Some vets still struggling with Sandy aftermath

(CBS News) GERRITSEN BEACH, Brooklyn - As of Sunday night, more than 166,000 customers in three states remain without power nearly two weeks after Superstorm Sandy. The death toll rose by one Sunday, to 113.

FEMA says it's approved more than $411 million in housing and other individual aid.

New York's Veteran's Day parade was also a salute to the city's recovery from Sandy, at least in Manhattan.

"I feel like I'm back in Vietnam," said Brooklyn resident and veteran Danny Smith.

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Smith walked to a gas line to wait for an hour for National Guardsmen to give him five free gallons.

He said he needs gas so he "wouldn't be able to charge a cell phone, and the cell phone's your lifeline to insurance companies and other family who are trying to find out: 'Are you okay?'"

As for the cold nights, there's no heat for Smith.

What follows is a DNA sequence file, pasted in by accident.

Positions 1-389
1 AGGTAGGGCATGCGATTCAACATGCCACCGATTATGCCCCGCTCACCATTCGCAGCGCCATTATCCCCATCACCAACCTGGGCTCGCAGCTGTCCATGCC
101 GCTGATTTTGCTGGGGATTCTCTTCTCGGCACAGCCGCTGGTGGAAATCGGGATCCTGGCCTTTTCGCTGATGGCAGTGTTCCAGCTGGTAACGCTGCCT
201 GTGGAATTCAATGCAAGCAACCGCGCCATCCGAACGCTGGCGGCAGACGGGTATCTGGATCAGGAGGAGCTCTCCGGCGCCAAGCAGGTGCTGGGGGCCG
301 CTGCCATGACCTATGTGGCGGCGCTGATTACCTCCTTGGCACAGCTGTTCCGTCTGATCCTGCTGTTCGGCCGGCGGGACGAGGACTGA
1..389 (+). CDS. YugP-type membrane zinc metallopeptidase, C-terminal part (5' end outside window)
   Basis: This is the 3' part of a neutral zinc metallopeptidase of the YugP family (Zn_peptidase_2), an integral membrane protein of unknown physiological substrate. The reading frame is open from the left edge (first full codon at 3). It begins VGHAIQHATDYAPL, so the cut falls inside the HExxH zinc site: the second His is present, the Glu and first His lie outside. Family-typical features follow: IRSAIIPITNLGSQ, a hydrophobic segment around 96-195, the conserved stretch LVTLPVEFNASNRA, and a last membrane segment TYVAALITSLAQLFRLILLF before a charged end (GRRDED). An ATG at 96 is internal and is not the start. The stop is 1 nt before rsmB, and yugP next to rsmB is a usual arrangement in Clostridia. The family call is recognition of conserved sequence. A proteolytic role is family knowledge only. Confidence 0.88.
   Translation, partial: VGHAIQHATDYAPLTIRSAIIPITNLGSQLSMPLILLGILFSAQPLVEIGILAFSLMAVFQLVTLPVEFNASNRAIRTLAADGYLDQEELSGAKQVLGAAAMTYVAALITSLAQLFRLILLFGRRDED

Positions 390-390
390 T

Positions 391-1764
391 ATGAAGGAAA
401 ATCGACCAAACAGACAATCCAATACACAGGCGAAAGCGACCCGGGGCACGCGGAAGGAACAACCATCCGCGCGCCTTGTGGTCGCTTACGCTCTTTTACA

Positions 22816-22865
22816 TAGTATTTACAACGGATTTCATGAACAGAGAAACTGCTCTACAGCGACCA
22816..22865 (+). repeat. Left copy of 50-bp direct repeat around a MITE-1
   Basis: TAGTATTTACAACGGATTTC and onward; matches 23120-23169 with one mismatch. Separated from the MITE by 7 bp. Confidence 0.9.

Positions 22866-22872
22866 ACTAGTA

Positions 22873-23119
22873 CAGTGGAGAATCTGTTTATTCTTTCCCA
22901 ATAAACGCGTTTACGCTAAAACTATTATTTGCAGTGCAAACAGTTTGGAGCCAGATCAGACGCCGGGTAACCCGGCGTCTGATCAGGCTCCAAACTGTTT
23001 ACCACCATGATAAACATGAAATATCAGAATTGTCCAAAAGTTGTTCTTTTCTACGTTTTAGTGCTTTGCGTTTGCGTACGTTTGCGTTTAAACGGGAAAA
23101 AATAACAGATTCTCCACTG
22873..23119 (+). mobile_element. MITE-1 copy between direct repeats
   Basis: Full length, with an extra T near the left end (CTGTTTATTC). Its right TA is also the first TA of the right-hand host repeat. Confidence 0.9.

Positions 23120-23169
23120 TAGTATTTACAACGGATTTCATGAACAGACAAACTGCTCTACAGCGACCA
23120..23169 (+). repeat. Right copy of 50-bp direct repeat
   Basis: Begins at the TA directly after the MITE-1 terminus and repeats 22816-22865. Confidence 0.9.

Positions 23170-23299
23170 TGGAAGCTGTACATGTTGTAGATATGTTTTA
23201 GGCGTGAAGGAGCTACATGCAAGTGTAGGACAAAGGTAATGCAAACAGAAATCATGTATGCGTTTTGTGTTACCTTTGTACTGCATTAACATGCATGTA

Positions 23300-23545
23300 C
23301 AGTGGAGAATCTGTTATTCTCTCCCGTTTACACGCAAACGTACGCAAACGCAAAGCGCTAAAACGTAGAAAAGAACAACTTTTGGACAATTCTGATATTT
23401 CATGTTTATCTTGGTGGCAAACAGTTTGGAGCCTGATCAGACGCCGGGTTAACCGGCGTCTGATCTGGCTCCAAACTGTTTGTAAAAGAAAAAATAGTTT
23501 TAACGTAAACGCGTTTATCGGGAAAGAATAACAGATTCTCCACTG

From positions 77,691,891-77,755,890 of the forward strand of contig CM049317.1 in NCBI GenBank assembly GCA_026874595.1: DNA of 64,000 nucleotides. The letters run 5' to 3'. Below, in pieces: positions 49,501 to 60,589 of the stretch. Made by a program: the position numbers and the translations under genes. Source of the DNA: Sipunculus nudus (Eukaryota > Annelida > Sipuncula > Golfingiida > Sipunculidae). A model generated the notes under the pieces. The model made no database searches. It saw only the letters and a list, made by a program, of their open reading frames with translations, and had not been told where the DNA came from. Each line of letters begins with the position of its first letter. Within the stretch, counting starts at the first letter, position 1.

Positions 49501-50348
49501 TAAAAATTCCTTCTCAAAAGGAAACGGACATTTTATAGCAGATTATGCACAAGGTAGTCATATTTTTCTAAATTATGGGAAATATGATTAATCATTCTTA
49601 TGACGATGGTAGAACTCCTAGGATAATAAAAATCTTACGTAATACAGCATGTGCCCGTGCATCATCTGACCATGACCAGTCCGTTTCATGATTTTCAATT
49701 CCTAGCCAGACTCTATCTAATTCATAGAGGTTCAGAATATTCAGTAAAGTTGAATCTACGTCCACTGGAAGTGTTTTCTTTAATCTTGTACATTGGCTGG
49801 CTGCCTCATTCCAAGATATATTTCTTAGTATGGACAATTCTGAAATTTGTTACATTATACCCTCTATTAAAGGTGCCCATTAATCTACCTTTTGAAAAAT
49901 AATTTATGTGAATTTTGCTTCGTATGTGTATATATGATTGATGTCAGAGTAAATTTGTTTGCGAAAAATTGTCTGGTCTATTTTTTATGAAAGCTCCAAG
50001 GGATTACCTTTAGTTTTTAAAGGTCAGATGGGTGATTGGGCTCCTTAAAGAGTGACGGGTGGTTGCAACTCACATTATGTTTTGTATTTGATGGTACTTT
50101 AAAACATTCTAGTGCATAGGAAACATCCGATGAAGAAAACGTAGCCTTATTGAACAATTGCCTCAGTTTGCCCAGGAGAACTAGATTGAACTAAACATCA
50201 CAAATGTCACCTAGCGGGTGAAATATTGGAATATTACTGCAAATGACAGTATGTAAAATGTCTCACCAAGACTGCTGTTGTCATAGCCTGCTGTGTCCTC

In Brooklyn's working-class Gerritsen Beach community, all the streets were flooded by Sandy's storm surge. Almost two weeks later, no one has power.

Life there is "very tough," Smith said. "It's scary, cause it is dark here at night with no lights."

About 1,700 of the 2,400 homes were damaged or destroyed in the neighborhood, and residents complain they've been forgotten in the city's recovery. As Smith took CBS News on a tour of the neighborhood, they saw numerous wiped-out homes.

Smith's cousin's house is wet and cold. Insurance inspectors have yet to survey the damage caused by seven feet of floodwater in the basement.

In this close-knit, multi-generational community, many families lost everything. Ruined heirlooms sit before many houses.

But Smith salvaged something special this Veteran's Day: Letters he wrote to his mother from Vietnam.

Examining, he asked: "How do you put a price tag on that?"

Many houses in the neighborhood look dark, dank, and depressing. Families want to rebuild, but first they the insurance adjuster and someone to get the power working again.

  • Mark Strassmann

    Mark Strassmann was named CBS News Transportation correspondent in August 2011. He has been a CBS News correspondent since January 2001, and is based in the Atlanta bureau.

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